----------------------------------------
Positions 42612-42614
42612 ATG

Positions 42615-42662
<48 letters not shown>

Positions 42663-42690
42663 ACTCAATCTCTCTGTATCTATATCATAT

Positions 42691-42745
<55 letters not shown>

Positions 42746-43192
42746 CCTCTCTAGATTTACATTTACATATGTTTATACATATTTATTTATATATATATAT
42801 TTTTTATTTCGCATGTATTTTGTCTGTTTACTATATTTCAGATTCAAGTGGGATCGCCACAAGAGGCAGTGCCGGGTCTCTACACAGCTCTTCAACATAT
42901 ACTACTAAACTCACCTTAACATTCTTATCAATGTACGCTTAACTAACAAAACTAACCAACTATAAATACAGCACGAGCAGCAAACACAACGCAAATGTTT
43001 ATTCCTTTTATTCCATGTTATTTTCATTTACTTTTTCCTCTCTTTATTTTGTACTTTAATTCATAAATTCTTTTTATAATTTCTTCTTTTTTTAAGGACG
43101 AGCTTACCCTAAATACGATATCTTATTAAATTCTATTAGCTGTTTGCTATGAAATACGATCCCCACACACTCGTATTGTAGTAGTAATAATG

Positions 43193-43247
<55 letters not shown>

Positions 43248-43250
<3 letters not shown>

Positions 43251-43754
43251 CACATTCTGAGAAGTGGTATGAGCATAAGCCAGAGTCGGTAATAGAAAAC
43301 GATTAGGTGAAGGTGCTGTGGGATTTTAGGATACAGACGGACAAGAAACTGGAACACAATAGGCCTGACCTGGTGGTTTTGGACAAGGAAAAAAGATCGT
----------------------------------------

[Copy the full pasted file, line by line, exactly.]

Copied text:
Positions 42612-42614
42612 ATG

Positions 42615-42662
<48 letters not shown>

Positions 42663-42690
42663 ACTCAATCTCTCTGTATCTATATCATAT

Positions 42691-42745
<55 letters not shown>

Positions 42746-43192
42746 CCTCTCTAGATTTACATTTACATATGTTTATACATATTTATTTATATATATATAT
42801 TTTTTATTTCGCATGTATTTTGTCTGTTTACTATATTTCAGATTCAAGTGGGATCGCCACAAGAGGCAGTGCCGGGTCTCTACACAGCTCTTCAACATAT
42901 ACTACTAAACTCACCTTAACATTCTTATCAATGTACGCTTAACTAACAAAACTAACCAACTATAAATACAGCACGAGCAGCAAACACAACGCAAATGTTT
43001 ATTCCTTTTATTCCATGTTATTTTCATTTACTTTTTCCTCTCTTTATTTTGTACTTTAATTCATAAATTCTTTTTATAATTTCTTCTTTTTTTAAGGACG
43101 AGCTTACCCTAAATACGATATCTTATTAAATTCTATTAGCTGTTTGCTATGAAATACGATCCCCACACACTCGTATTGTAGTAGTAATAATG

Positions 43193-43247
<55 letters not shown>

Positions 43248-43250
<3 letters not shown>

Positions 43251-43754
43251 CACATTCTGAGAAGTGGTATGAGCATAAGCCAGAGTCGGTAATAGAAAAC
43301 GATTAGGTGAAGGTGCTGTGGGATTTTAGGATACAGACGGACAAGAAACTGGAACACAATAGGCCTGACCTGGTGGTTTTGGACAAGGAAAAAAGATCGT